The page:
The Old Boys Club Is Getting Annoyed With Jim DeMint
Conservative Leader Stands Firm on Earmark Reform
By Bluey Posted in Congress | Featured Stories — Comments (9) / Email this page » / Leave a comment »
No good deed goes unpunished in the U.S. Senate. That's the lesson Sen. Jim DeMint (R.-S.C.) is learning for taking principled stands for fiscal restraint and against amnesty. Roll Call ($) has a lengthy article today detailing the growing frustration of Senate Republican leaders with DeMint.
DeMint led a small group of Republican conservatives who successfully killed immigration reform in June and has openly dueled with Democratic leaders over earmark reform, calling them out for refusing to adopt Senate-specific earmark rule changes before going to conference on a broader ethics bill that includes them.
That willingness to sidestep his leadership on immigration last month, and his ongoing fight with Majority Leader Harry Reid (D-Nev.) over earmarks reforms, has begun to irritate Republican Senate elders, including Minority Leader Mitch McConnell (Ky.) and Minority Whip Trent Lott (Miss.).
According to several Republicans, party leaders have made it clear to DeMint that while they may give him some running room over the next few appropriations-laden weeks, they will not tolerate what they see as repeated efforts to hijack the Senate floor and the public spotlight.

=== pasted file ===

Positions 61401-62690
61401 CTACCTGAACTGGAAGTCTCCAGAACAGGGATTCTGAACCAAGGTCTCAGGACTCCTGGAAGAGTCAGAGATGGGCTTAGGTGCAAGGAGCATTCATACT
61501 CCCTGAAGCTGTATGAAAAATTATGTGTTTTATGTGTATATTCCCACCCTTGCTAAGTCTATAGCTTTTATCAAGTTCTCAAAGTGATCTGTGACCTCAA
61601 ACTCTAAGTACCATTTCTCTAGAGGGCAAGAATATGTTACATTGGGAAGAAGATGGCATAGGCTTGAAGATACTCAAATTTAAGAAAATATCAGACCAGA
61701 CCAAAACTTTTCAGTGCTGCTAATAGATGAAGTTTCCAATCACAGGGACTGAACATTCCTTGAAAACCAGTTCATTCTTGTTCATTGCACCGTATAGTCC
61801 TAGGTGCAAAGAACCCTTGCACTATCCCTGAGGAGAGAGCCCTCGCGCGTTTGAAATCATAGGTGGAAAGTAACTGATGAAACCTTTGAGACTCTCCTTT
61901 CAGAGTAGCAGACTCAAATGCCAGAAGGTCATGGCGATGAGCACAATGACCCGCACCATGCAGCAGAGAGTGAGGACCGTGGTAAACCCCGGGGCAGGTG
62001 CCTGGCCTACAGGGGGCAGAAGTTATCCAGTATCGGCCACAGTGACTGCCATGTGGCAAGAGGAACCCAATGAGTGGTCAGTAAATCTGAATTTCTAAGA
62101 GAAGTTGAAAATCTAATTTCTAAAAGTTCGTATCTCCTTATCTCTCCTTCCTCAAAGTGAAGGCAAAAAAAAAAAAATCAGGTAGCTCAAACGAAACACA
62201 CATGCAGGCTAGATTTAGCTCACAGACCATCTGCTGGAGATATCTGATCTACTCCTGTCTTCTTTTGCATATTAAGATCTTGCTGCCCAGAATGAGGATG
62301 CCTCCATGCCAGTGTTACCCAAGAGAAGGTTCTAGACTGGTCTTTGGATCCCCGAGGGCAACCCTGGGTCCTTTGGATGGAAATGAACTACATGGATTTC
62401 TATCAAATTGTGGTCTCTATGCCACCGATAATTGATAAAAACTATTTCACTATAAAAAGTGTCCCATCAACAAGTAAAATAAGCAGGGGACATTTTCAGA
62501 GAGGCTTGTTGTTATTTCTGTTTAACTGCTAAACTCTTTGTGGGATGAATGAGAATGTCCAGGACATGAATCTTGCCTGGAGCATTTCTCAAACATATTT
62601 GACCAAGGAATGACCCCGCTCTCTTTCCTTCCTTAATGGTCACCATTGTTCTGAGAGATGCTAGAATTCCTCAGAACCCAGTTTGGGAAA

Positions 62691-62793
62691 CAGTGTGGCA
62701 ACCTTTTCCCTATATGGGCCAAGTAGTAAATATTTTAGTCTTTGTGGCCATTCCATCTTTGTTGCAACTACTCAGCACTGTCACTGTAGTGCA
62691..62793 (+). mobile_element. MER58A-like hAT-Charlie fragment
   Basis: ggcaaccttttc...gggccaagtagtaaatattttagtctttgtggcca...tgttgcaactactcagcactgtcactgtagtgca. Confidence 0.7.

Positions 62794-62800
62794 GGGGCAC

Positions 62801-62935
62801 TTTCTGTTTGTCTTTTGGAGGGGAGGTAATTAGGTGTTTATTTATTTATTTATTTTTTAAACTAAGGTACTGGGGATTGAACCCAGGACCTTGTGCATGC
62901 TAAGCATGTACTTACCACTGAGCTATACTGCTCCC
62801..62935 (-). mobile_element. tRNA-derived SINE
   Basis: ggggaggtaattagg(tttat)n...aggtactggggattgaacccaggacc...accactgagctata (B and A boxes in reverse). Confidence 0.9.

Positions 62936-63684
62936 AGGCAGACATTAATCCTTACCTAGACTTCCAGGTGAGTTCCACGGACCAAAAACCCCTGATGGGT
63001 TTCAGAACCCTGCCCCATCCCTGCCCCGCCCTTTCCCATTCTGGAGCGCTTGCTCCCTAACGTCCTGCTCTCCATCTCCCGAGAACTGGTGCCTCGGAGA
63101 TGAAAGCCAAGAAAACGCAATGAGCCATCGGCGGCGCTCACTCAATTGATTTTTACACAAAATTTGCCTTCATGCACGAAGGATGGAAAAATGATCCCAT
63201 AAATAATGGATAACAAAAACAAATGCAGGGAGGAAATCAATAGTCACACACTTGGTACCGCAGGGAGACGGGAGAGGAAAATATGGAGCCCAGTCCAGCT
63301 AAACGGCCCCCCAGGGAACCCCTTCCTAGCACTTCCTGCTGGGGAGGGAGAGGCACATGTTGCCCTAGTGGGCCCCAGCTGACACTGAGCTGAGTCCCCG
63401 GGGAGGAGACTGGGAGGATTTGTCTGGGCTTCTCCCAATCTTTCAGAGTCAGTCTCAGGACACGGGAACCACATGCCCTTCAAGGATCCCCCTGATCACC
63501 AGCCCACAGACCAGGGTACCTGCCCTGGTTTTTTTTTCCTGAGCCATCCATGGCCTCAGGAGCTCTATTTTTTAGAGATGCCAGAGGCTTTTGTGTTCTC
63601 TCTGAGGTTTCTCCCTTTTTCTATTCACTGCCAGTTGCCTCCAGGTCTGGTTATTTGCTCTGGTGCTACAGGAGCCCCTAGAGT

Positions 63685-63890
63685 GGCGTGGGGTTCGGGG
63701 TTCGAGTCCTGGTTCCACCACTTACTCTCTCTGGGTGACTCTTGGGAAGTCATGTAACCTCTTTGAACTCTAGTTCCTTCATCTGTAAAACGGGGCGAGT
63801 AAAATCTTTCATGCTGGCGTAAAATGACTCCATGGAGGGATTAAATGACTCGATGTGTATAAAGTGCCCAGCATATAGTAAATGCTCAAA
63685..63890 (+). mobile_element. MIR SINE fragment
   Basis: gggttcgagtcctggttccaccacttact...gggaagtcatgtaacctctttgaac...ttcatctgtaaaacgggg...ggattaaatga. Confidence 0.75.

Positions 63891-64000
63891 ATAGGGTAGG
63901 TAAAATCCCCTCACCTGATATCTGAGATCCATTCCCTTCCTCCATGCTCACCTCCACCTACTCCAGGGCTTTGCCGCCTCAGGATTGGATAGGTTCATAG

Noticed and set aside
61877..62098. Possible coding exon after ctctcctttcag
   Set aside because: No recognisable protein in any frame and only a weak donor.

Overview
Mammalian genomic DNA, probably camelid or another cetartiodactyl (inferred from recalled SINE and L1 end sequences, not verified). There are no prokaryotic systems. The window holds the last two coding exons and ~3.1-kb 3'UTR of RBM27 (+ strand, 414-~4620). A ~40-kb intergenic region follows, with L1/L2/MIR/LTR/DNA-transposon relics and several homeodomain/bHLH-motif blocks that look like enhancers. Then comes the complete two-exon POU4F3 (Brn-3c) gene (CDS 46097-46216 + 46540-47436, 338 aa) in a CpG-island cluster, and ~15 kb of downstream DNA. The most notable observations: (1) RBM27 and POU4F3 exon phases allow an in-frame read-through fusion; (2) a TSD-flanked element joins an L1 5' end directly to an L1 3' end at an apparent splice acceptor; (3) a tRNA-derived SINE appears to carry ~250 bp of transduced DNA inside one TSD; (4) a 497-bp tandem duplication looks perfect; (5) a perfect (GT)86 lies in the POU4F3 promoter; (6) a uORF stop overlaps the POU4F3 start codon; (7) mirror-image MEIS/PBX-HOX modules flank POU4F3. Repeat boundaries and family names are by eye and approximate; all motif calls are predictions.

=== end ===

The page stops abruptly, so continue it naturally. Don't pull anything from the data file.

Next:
It's that latest battle with Reid over earmark reform that seems to be testing the patience of some Republicans. Even though the ethics bill in question passed 98-0 earlier this year, Reid wants to dilute the earmark rule as it pertains to the Senate. DeMint doesn't want to let him get away with it and has threatened to hold up the bill through the August recess if necessary. The fact that Speaker Nancy Pelosi (D.-Calif.) supports the earmark language and Reid voted for it isn't exactly helping their cause.
Still, DeMint seems to have annoyed some members of the Old Boys Club, who have no qualms about spending taxpayer money on earmarks, and are therefore reluctant to reform the earmarking process. Fortunately for conservatives, DeMint isn't about to give up. "This isn't a job I wanted, but I'm good at it," he told Roll Call, adding, "I'm going to continue doing what I'm doing."